BREVARD COUNTY — An exciting opportunity is coming to Kennedy Space Center that will allow eight passengers to fly to the edge of space in the near future.
Weddings, corporate events and educational opportunities will be available for those who can afford a ticket aboard the Spaceship Neptune, a high-performance balloon and pressurized capsule built by Space Perspective.
Space Perspective founders Jane Poynter and Taber MacCallum presented their operation in an online press conference June 18, and answered questions regarding this new touristic venture to the edge of space.
“Spaceship Neptune for the planet but also for the god Neptune, the god of water, which ties Earth and space beautifully together,” Ms. Poynter said. “That is a lot of what Space Perspective is about. When we take all the people that we want to take to the edge of space, we want them to really be able to experience what astronauts talk about, seeing the Earth in space.”
The first un-crewed test flight is scheduled for early 2021 but future passengers (referred by the company as “Explorers”) are encouraged to sign up and claim their seats. The company will also fly research payloads aboard the spaceship.
Explorers will fly in a gentle ascent up to 100,000 feet in a six-hour journey to the edge of space and back. The Spaceship Neptune will cruise above the Earth for two hours where passengers can share their experience via social media.
Inside Neptune, eight seats will be facing outwards toward the windows, and the middle floor area will be utilized as a bar area and bathroom.
After, the spaceship will make a splash down landing where a ship will retrieve passengers, the capsule and the balloon.
“Neptune is the very first edge of space research and education lab,” Ms. Poynter said. “It’s a core part of our business. We’re going to be flying experiments, and we’re going to have the opportunity to fly the same instruments again and again. This is very rare for those who have done research in space.”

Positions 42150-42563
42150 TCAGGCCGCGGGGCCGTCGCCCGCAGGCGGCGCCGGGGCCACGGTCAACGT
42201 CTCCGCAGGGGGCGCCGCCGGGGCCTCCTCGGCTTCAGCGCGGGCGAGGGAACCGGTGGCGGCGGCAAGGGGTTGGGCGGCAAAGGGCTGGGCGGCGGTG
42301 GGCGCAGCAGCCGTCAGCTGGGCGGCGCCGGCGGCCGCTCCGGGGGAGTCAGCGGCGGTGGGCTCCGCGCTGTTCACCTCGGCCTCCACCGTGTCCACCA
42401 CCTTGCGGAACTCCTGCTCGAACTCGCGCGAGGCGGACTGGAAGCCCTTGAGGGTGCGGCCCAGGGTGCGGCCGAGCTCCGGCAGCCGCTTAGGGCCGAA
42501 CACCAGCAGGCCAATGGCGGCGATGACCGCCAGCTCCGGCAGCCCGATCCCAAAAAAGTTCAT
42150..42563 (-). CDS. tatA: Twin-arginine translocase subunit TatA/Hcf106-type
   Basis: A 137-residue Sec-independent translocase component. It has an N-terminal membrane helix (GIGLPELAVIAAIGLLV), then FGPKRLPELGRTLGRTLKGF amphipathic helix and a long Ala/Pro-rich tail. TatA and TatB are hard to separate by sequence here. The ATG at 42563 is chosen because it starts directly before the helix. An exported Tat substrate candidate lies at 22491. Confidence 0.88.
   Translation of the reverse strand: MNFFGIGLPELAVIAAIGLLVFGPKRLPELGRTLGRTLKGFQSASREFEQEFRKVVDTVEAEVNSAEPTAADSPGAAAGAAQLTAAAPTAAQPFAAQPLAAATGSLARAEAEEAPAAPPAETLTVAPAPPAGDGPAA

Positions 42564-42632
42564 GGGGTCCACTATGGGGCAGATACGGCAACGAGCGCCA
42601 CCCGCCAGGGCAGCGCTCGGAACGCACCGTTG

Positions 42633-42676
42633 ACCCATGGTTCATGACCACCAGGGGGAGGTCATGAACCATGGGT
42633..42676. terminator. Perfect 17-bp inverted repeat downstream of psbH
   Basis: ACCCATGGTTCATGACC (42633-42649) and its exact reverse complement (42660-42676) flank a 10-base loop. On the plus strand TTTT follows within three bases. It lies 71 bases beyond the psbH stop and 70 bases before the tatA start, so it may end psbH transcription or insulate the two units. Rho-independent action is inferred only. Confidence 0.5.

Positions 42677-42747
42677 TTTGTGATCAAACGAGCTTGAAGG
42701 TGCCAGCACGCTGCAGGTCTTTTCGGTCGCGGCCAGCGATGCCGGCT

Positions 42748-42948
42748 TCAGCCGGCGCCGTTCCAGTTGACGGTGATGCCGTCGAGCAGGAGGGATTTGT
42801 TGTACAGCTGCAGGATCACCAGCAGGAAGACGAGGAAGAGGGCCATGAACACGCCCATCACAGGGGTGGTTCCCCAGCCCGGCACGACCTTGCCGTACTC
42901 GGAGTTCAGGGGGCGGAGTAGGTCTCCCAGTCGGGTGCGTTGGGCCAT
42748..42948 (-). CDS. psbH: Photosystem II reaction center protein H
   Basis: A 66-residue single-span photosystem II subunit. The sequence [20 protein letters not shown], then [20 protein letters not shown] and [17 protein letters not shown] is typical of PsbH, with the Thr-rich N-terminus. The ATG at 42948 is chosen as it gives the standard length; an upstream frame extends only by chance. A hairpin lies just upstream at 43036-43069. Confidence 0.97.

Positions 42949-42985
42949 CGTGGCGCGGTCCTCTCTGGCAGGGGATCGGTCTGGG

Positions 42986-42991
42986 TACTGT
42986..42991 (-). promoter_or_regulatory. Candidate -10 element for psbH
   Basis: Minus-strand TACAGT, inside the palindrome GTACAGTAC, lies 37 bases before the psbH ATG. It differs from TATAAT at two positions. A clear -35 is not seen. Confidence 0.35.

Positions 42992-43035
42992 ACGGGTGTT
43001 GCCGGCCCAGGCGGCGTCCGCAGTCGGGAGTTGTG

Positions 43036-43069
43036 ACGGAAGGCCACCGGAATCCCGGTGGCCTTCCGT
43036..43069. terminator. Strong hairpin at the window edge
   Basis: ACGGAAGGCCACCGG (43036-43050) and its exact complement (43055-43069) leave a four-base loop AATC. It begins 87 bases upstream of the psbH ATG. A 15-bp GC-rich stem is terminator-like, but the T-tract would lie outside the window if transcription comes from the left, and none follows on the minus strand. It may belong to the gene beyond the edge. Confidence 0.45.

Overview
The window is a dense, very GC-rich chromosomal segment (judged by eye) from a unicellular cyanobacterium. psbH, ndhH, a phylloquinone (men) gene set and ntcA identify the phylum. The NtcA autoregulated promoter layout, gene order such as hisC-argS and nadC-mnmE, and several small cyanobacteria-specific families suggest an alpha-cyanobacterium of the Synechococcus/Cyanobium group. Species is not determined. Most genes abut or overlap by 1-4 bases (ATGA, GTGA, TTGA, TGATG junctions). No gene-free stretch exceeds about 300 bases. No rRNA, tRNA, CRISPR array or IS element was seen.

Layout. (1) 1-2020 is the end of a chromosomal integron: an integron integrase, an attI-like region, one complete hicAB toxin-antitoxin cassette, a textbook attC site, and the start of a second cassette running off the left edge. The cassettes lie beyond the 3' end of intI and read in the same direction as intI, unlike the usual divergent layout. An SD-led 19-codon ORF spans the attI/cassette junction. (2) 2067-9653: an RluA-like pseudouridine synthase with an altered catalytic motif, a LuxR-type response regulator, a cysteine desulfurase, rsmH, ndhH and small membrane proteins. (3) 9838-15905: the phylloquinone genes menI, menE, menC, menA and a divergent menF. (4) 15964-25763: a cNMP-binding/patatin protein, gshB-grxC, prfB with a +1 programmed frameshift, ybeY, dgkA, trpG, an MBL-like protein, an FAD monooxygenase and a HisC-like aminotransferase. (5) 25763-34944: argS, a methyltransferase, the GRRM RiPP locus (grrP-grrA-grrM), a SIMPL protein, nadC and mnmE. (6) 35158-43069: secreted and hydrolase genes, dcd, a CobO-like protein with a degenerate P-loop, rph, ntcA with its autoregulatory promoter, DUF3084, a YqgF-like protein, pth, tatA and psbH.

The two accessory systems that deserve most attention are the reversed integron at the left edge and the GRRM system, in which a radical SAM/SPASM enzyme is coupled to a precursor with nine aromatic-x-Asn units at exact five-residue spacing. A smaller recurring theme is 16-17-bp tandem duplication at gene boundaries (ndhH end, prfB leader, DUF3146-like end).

Research opportunities such as recording climate change, atmospheric science, solar, astrophysics and astrobiology will give scientists data to help further their studies.
Space Perspective has signed a lease agreement with Space Florida to locate its first Operations Center at the Midline Building at the Launch and Landing Facility, formerly known as the Shuttle Landing Facility. Space Florida currently has a 30-year property agreement with NASA.
Space Perspective and NASA have entered into a Space Act Agreement, according to a press release, which allows NASA to provide unique services at Kennedy Space Center on a reimbursable basis.
Space Perspective plans to launch from the Launch and Landing Facility, in addition to launching from Cecil Spaceport in Jacksonville.
“We came to Florida because it’s a peninsula, and that allows us to operate year-round,” Mr. MacCallum said. “The peninsula was our first stop and Kennedy Space Center is an amazing resource, it’s truly a national asset so we’re quite honored to be operating from Kennedy and working with Space Florida.”
Ms. Poynter and Mr. MacCallum are also the co-founders of World View Enterprise and Paragon Space Development Corporation. Together they helped a team design air, food and water systems for Biosphere 2 in the early 1990s, and were on the first two-year mission inside.
Other Space Perspective board members include Alan Eustace, a Google executive who flew to 136,000 feet under a balloon and broke the Stratos Spacedive record in 2014; Kirby Harris, from Base Ventures; and NASA Astronaut Jeff Hoffman who was a part of the first mission to repair the Hubble Space Telescope in 1993.
For more information, visit www.thespaceperspective.com.